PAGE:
All the WWW-Lynx commands can be found by typing a '?' (question mark) or 'H' (capital H) at anytime when you are NOT viewing Email. Then select at the top of the menu, Key-stroke commands.
The 'g' command is a VERY useful tool. If you have a 'non-under 18' SEORF account all you have to do is type the letter 'g' (lower case and without the ' ') then type in an URL of your choice, hit return or enter (depending on your keyboard).
An URL (a.k.a. Universal Resource Locator in 'Net-Speak') is, more or less a zip-code on the Internet. Every document, directory, web page, gopher, ftp site, etc. has its own unique 'zip-code', or URL. This is how the SEORF finds what you are looking for when you choose a 'link' (a highlighted word or phrase) or type in the URL when typing 'g' to 'go' someplace on the Internet.For example, the URL for the White House is
O.K., now try typing 'g' then 'http://www.whitehouse.gov' and hit enter or return and see what happens!
URLs come in many different forms. Such as, 'gopher://'. 'ftp://', 'http://' and sometimes 'file://'. Don't worry about these differences, they are just different ways of getting information and some are more user-friendly than others.>p>The most important thing is to type the URL EXACTLY is it was written when you learned about it. ANY misspellings will cause the URL to not connect.
If you read computer magazines, such as WIRED, Internet World, or Inter@ctive, you will find many references to URLs and what to type to browse information on the Internet.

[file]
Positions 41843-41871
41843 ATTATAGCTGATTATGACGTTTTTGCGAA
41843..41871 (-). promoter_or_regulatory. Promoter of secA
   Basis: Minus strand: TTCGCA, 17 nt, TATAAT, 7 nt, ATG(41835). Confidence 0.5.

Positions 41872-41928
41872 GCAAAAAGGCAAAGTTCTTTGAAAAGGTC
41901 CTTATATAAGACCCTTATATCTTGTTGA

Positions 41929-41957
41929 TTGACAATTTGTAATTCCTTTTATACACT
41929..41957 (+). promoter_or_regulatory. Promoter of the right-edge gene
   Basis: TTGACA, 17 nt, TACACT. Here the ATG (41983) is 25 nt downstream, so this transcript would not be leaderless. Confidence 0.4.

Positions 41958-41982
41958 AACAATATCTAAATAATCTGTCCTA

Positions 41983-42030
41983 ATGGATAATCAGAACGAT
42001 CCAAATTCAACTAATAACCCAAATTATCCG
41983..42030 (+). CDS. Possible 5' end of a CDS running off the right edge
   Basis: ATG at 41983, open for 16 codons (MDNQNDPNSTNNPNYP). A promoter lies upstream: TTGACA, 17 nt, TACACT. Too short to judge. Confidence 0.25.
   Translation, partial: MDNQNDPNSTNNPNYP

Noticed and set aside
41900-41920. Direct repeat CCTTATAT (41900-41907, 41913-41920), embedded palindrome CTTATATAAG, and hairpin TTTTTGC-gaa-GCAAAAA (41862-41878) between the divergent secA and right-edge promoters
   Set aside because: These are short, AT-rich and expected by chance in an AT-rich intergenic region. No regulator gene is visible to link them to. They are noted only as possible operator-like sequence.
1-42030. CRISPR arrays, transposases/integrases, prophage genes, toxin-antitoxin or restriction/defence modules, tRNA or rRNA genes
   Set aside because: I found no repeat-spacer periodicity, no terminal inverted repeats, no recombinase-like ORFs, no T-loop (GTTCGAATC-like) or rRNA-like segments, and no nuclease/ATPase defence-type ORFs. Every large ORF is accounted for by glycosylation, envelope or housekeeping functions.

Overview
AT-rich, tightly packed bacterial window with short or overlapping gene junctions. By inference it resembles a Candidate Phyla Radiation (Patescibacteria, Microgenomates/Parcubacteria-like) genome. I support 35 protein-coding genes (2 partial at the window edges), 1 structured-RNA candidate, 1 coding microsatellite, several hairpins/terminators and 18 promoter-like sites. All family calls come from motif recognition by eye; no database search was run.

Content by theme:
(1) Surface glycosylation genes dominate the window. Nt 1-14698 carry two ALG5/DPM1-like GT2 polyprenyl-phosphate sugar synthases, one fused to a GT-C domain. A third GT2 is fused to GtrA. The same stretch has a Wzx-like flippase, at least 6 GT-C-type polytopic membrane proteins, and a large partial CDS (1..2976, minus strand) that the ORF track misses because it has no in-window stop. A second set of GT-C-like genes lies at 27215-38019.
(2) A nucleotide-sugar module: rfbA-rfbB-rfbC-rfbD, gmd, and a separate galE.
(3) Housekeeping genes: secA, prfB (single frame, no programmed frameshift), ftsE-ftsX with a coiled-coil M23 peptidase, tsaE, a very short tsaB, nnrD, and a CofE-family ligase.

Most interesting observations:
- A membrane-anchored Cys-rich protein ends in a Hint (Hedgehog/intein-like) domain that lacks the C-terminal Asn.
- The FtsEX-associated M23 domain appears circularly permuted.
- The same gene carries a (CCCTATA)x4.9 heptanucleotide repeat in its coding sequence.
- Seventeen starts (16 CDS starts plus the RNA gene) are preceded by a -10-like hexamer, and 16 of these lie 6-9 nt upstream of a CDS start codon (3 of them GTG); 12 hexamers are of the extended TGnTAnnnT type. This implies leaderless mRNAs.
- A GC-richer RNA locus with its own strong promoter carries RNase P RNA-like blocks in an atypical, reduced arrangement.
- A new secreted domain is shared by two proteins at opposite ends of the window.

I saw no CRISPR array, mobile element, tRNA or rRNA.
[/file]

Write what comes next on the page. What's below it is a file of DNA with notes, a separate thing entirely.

One of the most common questions from SEORF users is, 'how do I find the information again, the next time I log in?'. Bookmarking is a simple easy way to find it again without having to wander through the complicated paths and turns one takes on this 'info highway.'There are two ways to bookmark:
You can book mark any or all of these link individually by typing:'a' then 'l' (lower case L ) for 'link'
once you have done this, please type 'v' to 'view' your bookmarks. 'v' will take you to your bookmark file where all your saved bookmarks will exist until you decide to erase them individually.
Bookmarking documents or web pages is easy but is often conceptually difficult for people. Most people bookmark documents when they have found an URL to type in after they type the 'g' command.
The reason bookmarking documents is difficult for some to conceptualize is that you are bookmarking the web page or 'area' that you are presently viewing, rather than the individual link on that page.
Try this illustration: